Retirement beckons for doddery League Cup
The League Cup came through a difficult birth and a forgettable youth to enjoy a long, proud middle age but the time has come for this doddery old relative to be shuffled off into retirement.
In 1966/67 the format was changed, the final switching from a two-legged affair to a one-off Wembley showcase, and with the subsequent additional carrot of a place in Europe for the winners, it eventually became a serious tournament.
Throughout the 1970s, 80s and early 90s a League Cup winners’ medal was something worth having and the idea of Liverpool, who won it four times in a row from 1981 while still managing to compete and win in Europe, fielding a weakened team in the competition would have been preposterous.
However, the arrival of the Premier and Champions Leagues and the associated money, meant it quickly lost its appeal for most of the top-flight clubs.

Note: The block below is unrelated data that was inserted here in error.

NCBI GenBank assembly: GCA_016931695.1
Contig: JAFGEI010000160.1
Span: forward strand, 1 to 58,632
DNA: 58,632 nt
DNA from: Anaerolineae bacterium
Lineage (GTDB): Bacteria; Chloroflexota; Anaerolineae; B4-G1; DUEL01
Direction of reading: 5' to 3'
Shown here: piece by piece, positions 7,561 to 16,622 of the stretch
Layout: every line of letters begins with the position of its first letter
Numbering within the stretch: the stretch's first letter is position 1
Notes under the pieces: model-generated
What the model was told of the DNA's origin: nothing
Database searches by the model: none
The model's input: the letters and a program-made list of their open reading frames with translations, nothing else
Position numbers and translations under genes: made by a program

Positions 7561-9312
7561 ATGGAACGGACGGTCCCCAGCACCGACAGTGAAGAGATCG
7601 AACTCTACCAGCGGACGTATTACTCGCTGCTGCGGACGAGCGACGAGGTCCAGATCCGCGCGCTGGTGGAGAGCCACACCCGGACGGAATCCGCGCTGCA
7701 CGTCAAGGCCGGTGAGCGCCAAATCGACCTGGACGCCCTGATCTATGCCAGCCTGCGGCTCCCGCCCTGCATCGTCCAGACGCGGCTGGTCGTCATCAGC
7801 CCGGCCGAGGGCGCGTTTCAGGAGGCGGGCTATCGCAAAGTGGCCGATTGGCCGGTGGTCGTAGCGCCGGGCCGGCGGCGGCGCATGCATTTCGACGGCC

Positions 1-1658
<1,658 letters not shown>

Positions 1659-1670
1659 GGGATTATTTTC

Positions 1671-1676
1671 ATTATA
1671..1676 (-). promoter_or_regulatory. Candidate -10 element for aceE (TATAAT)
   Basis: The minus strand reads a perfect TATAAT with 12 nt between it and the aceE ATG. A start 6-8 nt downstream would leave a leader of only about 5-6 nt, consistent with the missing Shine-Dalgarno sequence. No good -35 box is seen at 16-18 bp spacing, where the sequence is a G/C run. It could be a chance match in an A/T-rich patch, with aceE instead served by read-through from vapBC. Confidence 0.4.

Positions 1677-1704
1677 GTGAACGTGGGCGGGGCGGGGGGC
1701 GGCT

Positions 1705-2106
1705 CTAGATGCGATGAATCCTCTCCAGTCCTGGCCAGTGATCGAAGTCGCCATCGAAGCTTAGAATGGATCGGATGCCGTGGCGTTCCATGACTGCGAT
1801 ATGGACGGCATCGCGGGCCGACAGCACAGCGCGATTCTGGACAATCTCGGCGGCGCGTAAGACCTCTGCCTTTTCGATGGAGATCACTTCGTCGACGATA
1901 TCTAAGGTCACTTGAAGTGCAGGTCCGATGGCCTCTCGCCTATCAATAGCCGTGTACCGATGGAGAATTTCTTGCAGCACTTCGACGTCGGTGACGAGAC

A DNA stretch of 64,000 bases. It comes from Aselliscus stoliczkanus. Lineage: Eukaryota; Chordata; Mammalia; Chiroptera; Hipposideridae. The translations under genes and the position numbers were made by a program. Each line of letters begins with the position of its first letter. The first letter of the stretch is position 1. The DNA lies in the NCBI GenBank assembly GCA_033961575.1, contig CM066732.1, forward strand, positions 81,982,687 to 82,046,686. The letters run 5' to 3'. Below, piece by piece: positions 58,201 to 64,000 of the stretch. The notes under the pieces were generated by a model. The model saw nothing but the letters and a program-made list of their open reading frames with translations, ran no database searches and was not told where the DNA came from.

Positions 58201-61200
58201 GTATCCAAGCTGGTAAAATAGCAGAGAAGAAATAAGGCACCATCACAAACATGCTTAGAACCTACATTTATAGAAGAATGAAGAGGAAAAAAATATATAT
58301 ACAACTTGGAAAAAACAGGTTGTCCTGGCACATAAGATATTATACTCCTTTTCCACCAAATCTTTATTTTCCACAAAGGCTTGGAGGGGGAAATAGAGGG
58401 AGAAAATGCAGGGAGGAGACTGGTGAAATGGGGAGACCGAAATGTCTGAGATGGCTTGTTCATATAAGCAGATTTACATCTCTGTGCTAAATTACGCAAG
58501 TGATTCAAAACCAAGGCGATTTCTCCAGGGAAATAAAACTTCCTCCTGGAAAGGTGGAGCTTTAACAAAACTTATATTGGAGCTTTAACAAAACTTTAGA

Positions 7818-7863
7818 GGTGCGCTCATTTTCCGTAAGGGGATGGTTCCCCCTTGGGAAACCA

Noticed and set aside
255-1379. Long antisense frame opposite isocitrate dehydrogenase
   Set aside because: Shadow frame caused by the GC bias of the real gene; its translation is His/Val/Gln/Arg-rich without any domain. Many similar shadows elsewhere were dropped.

Current Liverpool manager Rafa Benitez changed all 11 players from the team who drew with Stoke in the league last weekend for Tuesday’s home game against Crewe, while Manchester United and Arsenal were not far behind.
Even the likes of Sunderland, Fulham and Stoke (for whom the League Cup provided their only major silverware in 1972) felt able to put out weak teams despite the fact that it is the only trophy they now have a realistic chance of winning.
It’s all very nice for Arsenal to field a side with an average age of 19, especially when they hammer Sheffield United 6-0 with a performance the envy of most clubs’ first teams, but it still undermines the credibility of the competition and makes the award of a UEFA Cup place for its winners laughable.
With the FA Cup showing signs of a similar decline, surely the time has come to cut off a limb to save the body and give up on England’s “third competition”.
I don’t hear too many people demanding a return of the European Cup Winners’ Cup.
PHOTO: Crewe Alexander’s Michael O’Connor scores against Liverpool during their League Cup match at Anfield, September 23, 2008. REUTERS/Nigel Roddis